Understanding autumn rain decline in SE Australia

27 May 2008 0 Share

Our Surfcoast reporter Carlo Lowdon has been telling us about lower rainfall, warmer water and less frequent lows for quite a few seasons now. The CSIRO have confirmed Carlo's calls. Tow ins in Torquay sunshine on Tuesday May 20.

Our Surfcoast reporter Carlo Lowdon has been telling us about lower rainfall, warmer water and less frequent lows for quite a few seasons now. The CSIRO have confirmed Carlo's calls. Tow ins in Torquay sunshine on Tuesday May 20.

Fluctuations in sea-surface temperatures to the north of Australia and changes in atmospheric circulation patterns over the sub-tropical Indian Ocean have been identified as key factors leading to declining rainfalls in south-eastern Australia since 1950.

According to a report from a CSIRO Wealth From Oceans Flagship study – published this week in the science journal Geophysical Research Letters – since 1950 Victoria has suffered a 40 per cent decline in autumn rainfall (March to May) compared to the average recorded between 1961–90.

The report’s authors, CSIRO’s Dr Wenju Cai and Tim Cowan, say that the decline has been most prominent in May, which accounts for about half of the total seasonal reduction.

bom.gov.au

bom.gov.au

The identified causes show imprints of climate change influences, in part through a reduction in the number of La Niña events, and in part through changing weather systems originating from the subtropical Indian Ocean that are conducive to late autumn rainfall across Victoria.

The researchers found that since 1950 the spatially alternating high and low pressure systems (called pressure wave-trains) conducive to rainfall over southern Victoria in May have been weakening, leading to rising sea level atmospheric pressure over south-east Australia.

“This weakening is reinforced by a warming of the Indian Ocean, which is at least in part due to global warming,” Dr Cai says. “This suggests that a component of climate change is active in southern Victoria receiving less rainfall.”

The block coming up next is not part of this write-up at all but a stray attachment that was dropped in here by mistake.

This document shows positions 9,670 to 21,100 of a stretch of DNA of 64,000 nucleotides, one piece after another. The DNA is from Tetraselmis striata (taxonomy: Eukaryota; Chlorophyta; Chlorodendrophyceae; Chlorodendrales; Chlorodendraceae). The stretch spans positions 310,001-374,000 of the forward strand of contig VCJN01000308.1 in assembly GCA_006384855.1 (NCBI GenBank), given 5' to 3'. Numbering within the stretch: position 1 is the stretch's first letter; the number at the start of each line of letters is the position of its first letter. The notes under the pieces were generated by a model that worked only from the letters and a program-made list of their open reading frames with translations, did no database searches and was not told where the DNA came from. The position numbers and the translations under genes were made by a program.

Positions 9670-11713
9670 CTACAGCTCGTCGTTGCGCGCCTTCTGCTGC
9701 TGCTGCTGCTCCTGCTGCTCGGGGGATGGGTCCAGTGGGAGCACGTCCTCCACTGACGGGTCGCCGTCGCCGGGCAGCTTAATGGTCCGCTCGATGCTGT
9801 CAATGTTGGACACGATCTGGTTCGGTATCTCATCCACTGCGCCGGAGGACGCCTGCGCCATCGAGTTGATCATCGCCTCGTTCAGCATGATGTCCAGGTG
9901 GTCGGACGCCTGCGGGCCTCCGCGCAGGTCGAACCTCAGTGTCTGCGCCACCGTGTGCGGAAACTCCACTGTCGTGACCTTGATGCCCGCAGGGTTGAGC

More lows usually equates to more lines and indeed more cloud and rain. A more familiar autumn line up in years gone by. Bells as we know it.

More lows usually equates to more lines and indeed more cloud and rain. A more familiar autumn line up in years gone by. Bells as we know it.

Influences from the Indian Ocean sector occur in conjunction with those from the Indonesian Throughflow region, to the north of Australia. Dr Cai says higher sea surface temperatures in the Throughflow region are conducive to rainfall in central and northern south-east Australia, through the familiar tropical northwest cloud bands, which deliver rainfall to the region.

“Through April and May, large increases in sea surface temperatures in the region are usually associated with a transition from an El Niño to a La Niña event, as part of cycle of the El Niño-Southern Oscillation,” he says.

Mr Cowan says that in recent decades, there have been more El Niño events than La Niñas. As the system spends more time in an El Niño phase, and less time transitioning to a La Niña, south-east Australia receives less rainfall. “This El Niño-like behaviour pattern of the Pacific system is also consistent with what is expected from climate change, as recent studies have shown,” he says. Victoria is not alone among states experiencing rainfall declines. During the past 50 years there has been a decreasing trend in rainfall over much of Australia. In south-west Western Australia the trend is strongest in winter; and in southern Queensland strongest in summer. - csiro.au

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